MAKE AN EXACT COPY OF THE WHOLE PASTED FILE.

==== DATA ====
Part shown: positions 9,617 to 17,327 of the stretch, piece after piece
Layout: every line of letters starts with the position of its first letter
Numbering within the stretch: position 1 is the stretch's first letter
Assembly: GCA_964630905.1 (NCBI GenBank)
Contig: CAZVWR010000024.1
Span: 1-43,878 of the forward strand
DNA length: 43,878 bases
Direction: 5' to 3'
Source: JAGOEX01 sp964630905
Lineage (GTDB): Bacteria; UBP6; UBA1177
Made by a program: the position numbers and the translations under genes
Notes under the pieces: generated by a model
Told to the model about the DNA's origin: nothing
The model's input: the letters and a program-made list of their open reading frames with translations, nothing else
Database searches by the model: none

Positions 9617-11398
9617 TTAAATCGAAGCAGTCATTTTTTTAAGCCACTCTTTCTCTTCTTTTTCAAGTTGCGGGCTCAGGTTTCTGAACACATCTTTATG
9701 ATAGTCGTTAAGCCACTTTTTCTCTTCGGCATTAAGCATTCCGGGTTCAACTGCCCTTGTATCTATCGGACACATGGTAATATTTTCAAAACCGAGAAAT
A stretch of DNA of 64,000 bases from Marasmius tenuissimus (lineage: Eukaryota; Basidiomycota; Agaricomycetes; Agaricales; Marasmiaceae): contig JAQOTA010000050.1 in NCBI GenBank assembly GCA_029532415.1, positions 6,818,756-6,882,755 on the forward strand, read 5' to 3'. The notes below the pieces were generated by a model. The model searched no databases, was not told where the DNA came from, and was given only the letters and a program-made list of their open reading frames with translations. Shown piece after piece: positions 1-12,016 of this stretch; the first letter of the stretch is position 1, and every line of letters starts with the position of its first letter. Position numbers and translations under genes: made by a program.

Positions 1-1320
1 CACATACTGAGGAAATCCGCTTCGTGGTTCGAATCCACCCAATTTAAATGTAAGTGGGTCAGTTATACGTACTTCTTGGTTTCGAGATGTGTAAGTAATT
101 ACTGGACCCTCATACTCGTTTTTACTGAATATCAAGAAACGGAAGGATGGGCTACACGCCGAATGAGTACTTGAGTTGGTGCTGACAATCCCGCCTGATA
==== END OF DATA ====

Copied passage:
Part shown: positions 9,617 to 17,327 of the stretch, piece after piece
Layout: every line of letters starts with the position of its first letter
Numbering within the stretch: position 1 is the stretch's first letter
Assembly: GCA_964630905.1 (NCBI GenBank)
Contig: CAZVWR010000024.1
Span: 1-43,878 of the forward strand
DNA length: 43,878 bases
Direction: 5' to 3'
Source: JAGOEX01 sp964630905
Lineage (GTDB): Bacteria; UBP6; UBA1177
Made by a program: the position numbers and the translations under genes
Notes under the pieces: generated by a model
Told to the model about the DNA's origin: nothing
The model's input: the letters and a program-made list of their open reading frames with translations, nothing else
Database searches by the model: none

Positions 9617-11398
9617 TTAAATCGAAGCAGTCATTTTTTTAAGCCACTCTTTCTCTTCTTTTTCAAGTTGCGGGCTCAGGTTTCTGAACACATCTTTATG
9701 ATAGTCGTTAAGCCACTTTTTCTCTTCGGCATTAAGCATTCCGGGTTCAACTGCCCTTGTATCTATCGGACACATGGTAATATTTTCAAAACCGAGAAAT
A stretch of DNA of 64,000 bases from Marasmius tenuissimus (lineage: Eukaryota; Basidiomycota; Agaricomycetes; Agaricales; Marasmiaceae): contig JAQOTA010000050.1 in NCBI GenBank assembly GCA_029532415.1, positions 6,818,756-6,882,755 on the forward strand, read 5' to 3'. The notes below the pieces were generated by a model. The model searched no databases, was not told where the DNA came from, and was given only the letters and a program-made list of their open reading frames with translations. Shown piece after piece: positions 1-12,016 of this stretch; the first letter of the stretch is position 1, and every line of letters starts with the position of its first letter. Position numbers and translations under genes: made by a program.

Positions 1-1320
1 CACATACTGAGGAAATCCGCTTCGTGGTTCGAATCCACCCAATTTAAATGTAAGTGGGTCAGTTATACGTACTTCTTGGTTTCGAGATGTGTAAGTAATT
101 ACTGGACCCTCATACTCGTTTTTACTGAATATCAAGAAACGGAAGGATGGGCTACACGCCGAATGAGTACTTGAGTTGGTGCTGACAATCCCGCCTGATA